When I’m getting a train away from the city I often get a wonderful feeling of liberation. It’s as if I’m leaving all my worries behind and heading into a bright new future where things will be different. I think some people have a similar feeling when they vote for a political candidate who has promised change. Obama springs to mind.
It’s a wonderful feeling – a mixture of excitement, optimism and discovery – and it’s a good moment to write an article like this. Currently I’m on the train from Bucharest to Constanta, Romania’s Black Sea port. The fact that Constanta is one of the ugliest cities in Romania does nothing to subdue my enthusiasm and energy about getting away.
Of course I know this effect will only last a few hours, and by tomorrow I’ll be back into my routines and the new beginning was nothing but a chimera. But it’s nice while it lasts and I also think it’s therapeutic to have these moments when you can let go of everything – isn’t that the purpose of mindfulness and Buddhism?
Interesting things happen on most train journeys in Eastern Europe as you come into contact with ordinary people, far more than you would in the airport where everyone is making a big effort to look sophisticated, middle class and distant. Often a minor drama is played out in front of you.
You also get ripped off as the authorities in Bucharest’s main station allow all kinds of scammers to wander through trains and make deals. I got cheated by a charming magazine seller who sold me a “new” copy of National Geographic which turned out to have been published in 2006. He also threw in as a bonus a “new” history magazine that was dated 1971.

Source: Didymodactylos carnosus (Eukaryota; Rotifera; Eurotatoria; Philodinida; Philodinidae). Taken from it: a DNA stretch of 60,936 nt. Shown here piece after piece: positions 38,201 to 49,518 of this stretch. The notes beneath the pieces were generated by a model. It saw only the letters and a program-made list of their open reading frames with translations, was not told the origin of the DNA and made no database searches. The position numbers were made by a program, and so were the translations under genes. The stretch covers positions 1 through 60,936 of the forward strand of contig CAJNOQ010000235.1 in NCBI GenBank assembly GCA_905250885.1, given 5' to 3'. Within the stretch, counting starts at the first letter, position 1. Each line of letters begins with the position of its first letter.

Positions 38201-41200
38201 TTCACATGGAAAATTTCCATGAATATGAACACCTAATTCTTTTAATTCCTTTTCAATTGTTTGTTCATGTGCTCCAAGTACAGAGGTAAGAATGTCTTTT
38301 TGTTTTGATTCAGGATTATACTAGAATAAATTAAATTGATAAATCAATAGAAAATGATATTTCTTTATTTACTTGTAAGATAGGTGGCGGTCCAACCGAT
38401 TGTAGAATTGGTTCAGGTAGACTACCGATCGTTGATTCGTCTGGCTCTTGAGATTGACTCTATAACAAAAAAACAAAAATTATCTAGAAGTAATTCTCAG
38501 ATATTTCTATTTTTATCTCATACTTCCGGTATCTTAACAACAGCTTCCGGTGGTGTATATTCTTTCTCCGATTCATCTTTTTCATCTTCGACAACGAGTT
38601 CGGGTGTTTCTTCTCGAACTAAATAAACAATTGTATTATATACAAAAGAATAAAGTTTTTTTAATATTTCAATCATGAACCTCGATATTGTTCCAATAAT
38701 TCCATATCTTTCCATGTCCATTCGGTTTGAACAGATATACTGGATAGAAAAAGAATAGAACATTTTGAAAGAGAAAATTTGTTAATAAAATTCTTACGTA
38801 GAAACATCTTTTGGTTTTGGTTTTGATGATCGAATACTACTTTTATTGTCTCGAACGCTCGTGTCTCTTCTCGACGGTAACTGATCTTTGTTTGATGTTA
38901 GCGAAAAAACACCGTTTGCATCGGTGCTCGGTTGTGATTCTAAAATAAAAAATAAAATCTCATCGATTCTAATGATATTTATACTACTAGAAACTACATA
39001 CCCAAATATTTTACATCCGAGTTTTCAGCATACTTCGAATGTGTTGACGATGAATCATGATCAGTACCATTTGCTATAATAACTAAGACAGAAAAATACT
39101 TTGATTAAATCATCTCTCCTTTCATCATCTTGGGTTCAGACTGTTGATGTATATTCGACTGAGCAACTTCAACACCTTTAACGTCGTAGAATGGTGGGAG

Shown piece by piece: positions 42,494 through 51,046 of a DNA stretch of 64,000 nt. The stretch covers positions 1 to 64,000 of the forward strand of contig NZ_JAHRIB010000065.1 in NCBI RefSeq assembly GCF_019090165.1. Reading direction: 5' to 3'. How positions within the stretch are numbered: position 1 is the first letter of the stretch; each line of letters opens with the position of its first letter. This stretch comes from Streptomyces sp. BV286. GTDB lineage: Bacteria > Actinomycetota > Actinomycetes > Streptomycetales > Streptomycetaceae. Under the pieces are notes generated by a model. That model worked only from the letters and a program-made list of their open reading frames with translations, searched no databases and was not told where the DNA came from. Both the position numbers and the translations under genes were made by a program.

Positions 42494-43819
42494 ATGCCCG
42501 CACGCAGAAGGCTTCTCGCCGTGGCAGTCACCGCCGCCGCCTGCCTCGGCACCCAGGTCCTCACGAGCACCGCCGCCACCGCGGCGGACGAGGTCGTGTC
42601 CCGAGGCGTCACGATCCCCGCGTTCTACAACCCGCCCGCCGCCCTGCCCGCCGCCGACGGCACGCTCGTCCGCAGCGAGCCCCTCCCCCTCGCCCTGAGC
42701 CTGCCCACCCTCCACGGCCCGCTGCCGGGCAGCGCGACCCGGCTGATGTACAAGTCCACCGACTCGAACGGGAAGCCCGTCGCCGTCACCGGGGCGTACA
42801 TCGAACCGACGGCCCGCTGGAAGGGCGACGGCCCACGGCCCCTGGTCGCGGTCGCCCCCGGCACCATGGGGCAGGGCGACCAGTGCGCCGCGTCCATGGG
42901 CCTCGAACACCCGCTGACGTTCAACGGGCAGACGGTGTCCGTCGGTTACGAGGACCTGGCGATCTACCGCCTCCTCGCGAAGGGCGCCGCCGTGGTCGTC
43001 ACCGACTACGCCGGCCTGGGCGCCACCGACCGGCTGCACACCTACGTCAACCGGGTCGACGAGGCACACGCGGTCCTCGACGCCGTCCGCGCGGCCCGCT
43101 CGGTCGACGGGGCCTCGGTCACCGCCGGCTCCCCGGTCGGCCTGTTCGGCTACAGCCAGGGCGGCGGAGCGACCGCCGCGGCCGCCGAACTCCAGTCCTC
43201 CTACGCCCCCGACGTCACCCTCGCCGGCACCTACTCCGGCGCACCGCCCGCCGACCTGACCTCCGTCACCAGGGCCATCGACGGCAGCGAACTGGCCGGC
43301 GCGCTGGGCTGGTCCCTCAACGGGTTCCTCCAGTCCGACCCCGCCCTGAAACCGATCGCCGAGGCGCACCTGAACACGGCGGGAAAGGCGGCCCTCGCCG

One of the skills that I have developed as a traveller is to turn problems into positive outcomes. This incident is a case in point: I’m not annoyed with the magazine seller for cheating me; on the contrary, I’m grateful to him for selling me an issue of Nat Geo that has a series of photo essays about Romania’s gypsy communities.
And the history magazine from 1971 is a real gem as it’s full of articles that were written during the Communist era and have a red hammer and sickle printed at the start of each piece. It’s fascinating to see how the Communist’s used history to justify their actions and it’s not often one stumbles across this type of document.
I’m finishing this article at my destination, a few days later, at a place called Techirghiol (pronounced techy-ghee-all) – where I have booked into an old fashioned spa in the hope that I can fix my dodgy back once and for all. Each morning I go to the dark sulphuric pools with a bunch of old men and do exercises, then for my mud bath and various forms of electro-therapy. It only costs £300 which is what you’d pay for a British spa – for a single day.
I’m feeling great. Maybe this is a new beginning for me – a world without back pain – and if I follow their advice (keep fit and come back every year) then I’m sure I’ll be able to keep travelling to a ripe old age.
Photo credit: Manuela Boghian
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